gorgeous patch of earth
by Preeti Verma Lal
She is dark
and oh boy! how wholly gregarious she can be. She is such a great mimic that when
she performs men drool. Some call her audacious; others put the pest epaulette
on her shiny skin. But this scion of the starling family is a great artiste and
very pricey. That's the hill mynah for you - the black bird adorned with orange
and yellow wattles and very conceited about its repertoire of 13 calls. This impressionist
also happens to be the state bird of Chattisgarh. She
is dark and oh boy! how wholly gregarious she can be. She is such a great mimic
that when she performs men drool. Some call her audacious; others put the pest
epaulette on her shiny skin. But this scion of the starling family is a great
artiste and very pricey.
That's the hill mynah for you - the black bird adorned
with orange and yellow wattles and very conceited about its repertoire of 13 calls.
This impressionist also happens to be the state bird of Chattisgarh.
Sparrow could not be wrong about the mynah, could he? So when noted ornithologist
Dr Salim Ali talks of the dialects of hill mynah (gracula religiosa) believe him.
You walk a few kilometers and the warbles and the wails of the gregarious mynah
you heard a while ago would change considerably in tenor. It is like walking from
one village to another and getting lost in the sudden showbiz of another language.
And if you want to see hill mynah, go to Chattisgarh,
south Chattisgarh, to be precise. The black birds have made the dense forest of
Kanger Valley their home. You don't need to strain your ears to hear their whistles
and the wails, they are literally piped through the forest. Of the four species
of the hill mynahs found in India, the Bastar mynah is considered the smartest
mimic of the human voice.
If the hill mynah is Chattisgarh's
pricey pin-up girl, the macho Asiatic wild buffalo is its state animal. An endangered
species, the wild buffalo can be found only in the Indrawati/Kutru National Park
in the Indrawati valley of Bastar. Efforts are being made to protect the species
from extinction. Project Wild Buffalo has been launched in Udanti and Pamer sanctuaries.
Soon the wild buffaloes would be wearing radio collars to help wildlife experts
track their habits and prepare a better protection strategy.
its 10 sanctuaries and four national parks, the forest play host to several other
animal species - lion, cheetah, spotted deer, sambhar, barking deer, bear, to
pick some of them. Of course, the crowd depends on the relevant habitat but the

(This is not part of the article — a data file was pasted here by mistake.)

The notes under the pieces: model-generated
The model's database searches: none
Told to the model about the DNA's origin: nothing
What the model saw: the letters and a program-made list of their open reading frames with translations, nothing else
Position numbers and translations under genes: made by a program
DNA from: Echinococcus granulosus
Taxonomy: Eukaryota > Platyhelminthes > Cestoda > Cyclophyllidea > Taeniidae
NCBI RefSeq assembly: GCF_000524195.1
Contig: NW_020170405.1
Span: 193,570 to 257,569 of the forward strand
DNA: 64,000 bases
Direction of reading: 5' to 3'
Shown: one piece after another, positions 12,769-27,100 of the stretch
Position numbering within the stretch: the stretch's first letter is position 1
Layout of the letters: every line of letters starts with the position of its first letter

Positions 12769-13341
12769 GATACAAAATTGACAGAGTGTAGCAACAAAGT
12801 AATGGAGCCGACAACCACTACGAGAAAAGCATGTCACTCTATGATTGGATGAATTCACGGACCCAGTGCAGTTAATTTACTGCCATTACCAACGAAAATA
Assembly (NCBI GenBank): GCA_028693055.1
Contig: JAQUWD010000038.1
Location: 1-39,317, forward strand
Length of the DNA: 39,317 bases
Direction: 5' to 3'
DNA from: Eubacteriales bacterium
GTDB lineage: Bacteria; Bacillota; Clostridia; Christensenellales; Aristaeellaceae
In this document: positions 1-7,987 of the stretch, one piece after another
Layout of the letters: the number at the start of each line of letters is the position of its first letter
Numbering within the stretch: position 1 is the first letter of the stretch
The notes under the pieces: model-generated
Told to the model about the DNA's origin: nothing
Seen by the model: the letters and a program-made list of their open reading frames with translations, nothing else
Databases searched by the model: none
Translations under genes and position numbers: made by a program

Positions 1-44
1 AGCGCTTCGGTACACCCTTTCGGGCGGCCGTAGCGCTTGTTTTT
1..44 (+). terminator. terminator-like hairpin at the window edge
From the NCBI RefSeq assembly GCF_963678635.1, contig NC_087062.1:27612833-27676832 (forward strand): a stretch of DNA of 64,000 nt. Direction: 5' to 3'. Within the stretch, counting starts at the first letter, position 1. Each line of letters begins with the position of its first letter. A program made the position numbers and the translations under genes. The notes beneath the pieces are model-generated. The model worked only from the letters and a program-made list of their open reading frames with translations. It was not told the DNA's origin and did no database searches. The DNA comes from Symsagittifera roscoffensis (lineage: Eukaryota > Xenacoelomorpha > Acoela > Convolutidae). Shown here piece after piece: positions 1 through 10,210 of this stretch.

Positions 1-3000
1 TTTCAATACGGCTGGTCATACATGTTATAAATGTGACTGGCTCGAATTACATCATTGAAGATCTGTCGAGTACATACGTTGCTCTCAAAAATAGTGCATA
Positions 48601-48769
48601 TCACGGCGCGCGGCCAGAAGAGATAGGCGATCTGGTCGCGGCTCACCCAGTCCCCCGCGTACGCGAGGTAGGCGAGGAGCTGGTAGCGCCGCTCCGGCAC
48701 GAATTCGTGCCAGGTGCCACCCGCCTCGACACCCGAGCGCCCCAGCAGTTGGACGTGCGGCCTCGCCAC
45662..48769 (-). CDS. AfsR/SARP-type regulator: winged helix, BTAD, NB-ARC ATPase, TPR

forests of Chattisgarh are still one of the best in the country.
state has nearly 14 percent of the country's forest cover and roughly 60,928 sq.
kms. of its total area have a forest canopy accounting for almost 50 percent of
the state's territory. Of the total forest cover, nearly one-thirds are covered
with sal trees. The sal trees not only add the green cover and maintain the ecological
balance, they also contribute more than 40 percent of the total annual forest
revenue and provide livelihood to thousands of people through the 10,000 industrial
units that depend on forest for their raw material.
are 22 varied forest types found in the state, but from the management point of
view they can be categorized into sal, teak, miscellaneous and bamboo forest.
Sal, said to be the only evergreen forest tree in the country, stretches with
gay abandon in Barnawapara and Sitanadi sanctuaries covering 244 and 533 sq.kms.,
respectively. Of these, Sitanadi is said to have the best sal forest in the state,
just as the Godavri basin is reputed for its moist teak.
forest is discussed in Chattisgarh, the conversation often skews to its symbiotic
relationship with the tribals. Not only do the tribals depend on the forest for
their daily sustenance they also find their deities and their doctors there. Chattisgarh
is known for its rich variety of medicinal plants - ambda, anjan, amla, harra,
kurlu, kusum - which are used for ailments ranging from simple fever to more complicated
ones like cancer, leprosy, diabetes, even abortions.
in Chattisgarh, think William Blake and his tigers burning bright in the forests
of the night. Or just listen to the hill mynah and dream under a sal tree.
Published in Discover India magazine, September